Gordon Campbell | Parliament TV | Parliament Today | Video | Questions Of the Day | Search

 


Risky deep sea well gets EPA go ahead without consent

24 October 2013

Risky deep sea well gets EPA go ahead without consent

The Environmental Protection Agency (EPA) has given oil giant Anadarko the green light to drill an exploratory deep sea oil well offshore from Auckland’s iconic west coast beaches without a consent or public consultation, the Green Party has revealed today.

Under the Government’s recently enacted Exclusive Economic Zone and Continental Shelf Act, Anadarko will not be required to get a marine consent for the drilling of its well off the west coast of the North Island because it’s operating under transitional provisions. Under the transitional provisions, Anadarko must submit an Environmental Impact Assessment (EIA) to the EPA, which the EPA must consider complete. The EPA now considers Anadarko’s EIA complete.

“The National Government is acting negligently by allowing Anadarko, a company involved in the Deepwater Horizon spill, to drill an exploratory deep sea oil well without a consent,” said Green Party energy spokesperson Gareth Hughes.

“You need a consent from the Regional Council to drill a water bore on your property in the Waikato, yet American oil company Anadarko doesn’t need a consent to do dangerous exploratory deep sea drilling off the Waikato coast.

“This oil well will be in water deeper than any well drilled in New Zealand and yet the National Government is allowing Anadarko to drill without a consent or public consultation.

“Anadarko’s own report to the EPA backs up Greenpeace’s recent research that shows that if there were a blow-out, we could see oil washing up on our iconic west coast beaches such as Piha and Muriwai.

“The drilling proposed by Anadarko is an entirely different kettle of fish to the shallow water drilling we have seen for the past few decades in Taranaki. The deepest producing well in New Zealand is currently in 125 metres of water, while Anadarko will be drilling in 1520 metres of water.

“Deep sea drilling is not worth the risk.

“The deeper you drill, the harsher the conditions and the harder it is to fix a leak. The consequences for New Zealand’s environment, economy, and reputation could be catastrophic,” said Mr Hughes.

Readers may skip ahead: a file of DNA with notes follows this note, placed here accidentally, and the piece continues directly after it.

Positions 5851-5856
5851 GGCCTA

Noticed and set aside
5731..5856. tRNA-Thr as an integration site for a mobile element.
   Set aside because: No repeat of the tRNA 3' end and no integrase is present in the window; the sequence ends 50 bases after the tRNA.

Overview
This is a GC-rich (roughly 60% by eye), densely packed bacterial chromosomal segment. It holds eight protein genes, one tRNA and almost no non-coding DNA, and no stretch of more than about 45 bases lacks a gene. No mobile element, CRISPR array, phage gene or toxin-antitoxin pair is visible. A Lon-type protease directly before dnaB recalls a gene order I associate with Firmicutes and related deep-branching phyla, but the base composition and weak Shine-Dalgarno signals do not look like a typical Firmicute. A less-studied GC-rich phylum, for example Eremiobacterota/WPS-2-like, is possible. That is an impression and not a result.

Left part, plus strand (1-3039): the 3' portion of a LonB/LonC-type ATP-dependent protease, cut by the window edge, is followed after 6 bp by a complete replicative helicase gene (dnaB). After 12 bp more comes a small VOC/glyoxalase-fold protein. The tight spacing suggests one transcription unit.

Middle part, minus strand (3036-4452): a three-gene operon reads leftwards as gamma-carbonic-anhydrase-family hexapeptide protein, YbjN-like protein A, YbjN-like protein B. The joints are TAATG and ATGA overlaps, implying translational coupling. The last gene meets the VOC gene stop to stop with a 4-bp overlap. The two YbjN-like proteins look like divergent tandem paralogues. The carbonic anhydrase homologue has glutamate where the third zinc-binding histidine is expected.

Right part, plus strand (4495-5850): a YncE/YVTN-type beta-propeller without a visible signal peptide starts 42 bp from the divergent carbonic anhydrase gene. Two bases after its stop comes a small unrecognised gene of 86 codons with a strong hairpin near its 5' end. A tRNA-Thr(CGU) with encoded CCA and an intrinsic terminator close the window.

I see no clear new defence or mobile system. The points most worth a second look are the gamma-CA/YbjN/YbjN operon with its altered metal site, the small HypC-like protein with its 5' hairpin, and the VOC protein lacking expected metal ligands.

Reference:
Anadarko’s Environmental Impact Assessment which the EPA has declared complete: http://www.epa.govt.nz/Publications/Deepwater_Taranaki_IA.pdf

© Scoop Media

 
 
 
 
 
Parliament Headlines | Politics Headlines | Regional Headlines

 

Plain Packs Plan: Gordon Campbell On Tobacco Politicking (And The TPP Death Watch)

Has Act leader David Seymour got the easiest job in the world, or what? Roll out of bed, turn on the radio and hmm…there do seem to be a lot of problems out there in the world. Must think of something. And so it came to pass that this morning, David Seymour took up his sword and shield to fight for a world that’s about to be denied the rich and vibrant beauty of tobacco advertising. More>>

ALSO:

.


RECENT TPP MEETING:

Professor Ian Shirley: The Budget That Failed Auckland

The 2016 budget offered Auckland nothing in the way of vision or hope and it continued the National Government’s threats against the Auckland Council. Threatening the Council with over-riding its democratic processes if it fails to release land for housing is a bullying tactic aimed at diverting attention away from the fundamental problems with housing in the region. More>>

ALSO:

PM's Post Cab Presser: Budgets, Trusts And Pacific Diplomacy

Today Prime Minister John Key summarised last week’s budget and provided further detail about his upcoming trip to Fiji. He said that there has been “plenty going on” in the last couple of weeks and emphasised the need for Auckland council to facilitate more housing supply. More>>

ALSO:

Max Rashbrooke: A Failure Of Measurement: Inside The Budget Lock-Up

Shortly after the embargo lifted at 2pm news organisations started filing reports claiming that health, and to a lesser extent housing and education, were the ‘big winners’ out of the Budget. It failed to take into account the fact that in most cases the apparent increases were in fact cuts. Because of the twin effects of inflation and population. More>>

ALSO:

DOCtored Figures: Minister Clarifies DOC Budget

“Commentators have overlooked the fact $20.7m of that perceived shortfall is new funding for Battle for our Birds 2016, provided for in last week’s Budget...” DOC also has approval in principle to carry over a further $20m to 16/17 due to unexpected delays in a number of projects. More>>

ALSO:

For The Birds: Gordon Campbell On The Budget

Budgies, so their Wikipedia page says, are popular pets around the world due to their small size, low cost, and ability to mimic human speech. Which is a reasonably good description of Finance Minister Bill English eighth Budget. . More>>

Max Rashbrooke On The 2016 Budget

The best label for this year’s announcement by Bill English might be the ‘Bare Minimum Budget’. It does the bare minimum to defuse potential political damage in a range of areas – homelessness and health are prime among them – but almost nothing to address the country’s most deep-rooted, systemic social problems. Indeed the Budget hints that these problems may get worse. More>>

ALSO:

Gordon Campbell: On Bank Scandals (And Air Crashes)

Last month, the Australian Securities and Investment Commission (ASIC) filed proceedings against Westpac over activities that have some distinct echoes of the Libor scandal. More>>

Get More From Scoop

 

LATEST HEADLINES

 
 
 
 
 
 
 
 
 
Parliament
Search Scoop  
 
 
Powered by Vodafone
NZ independent news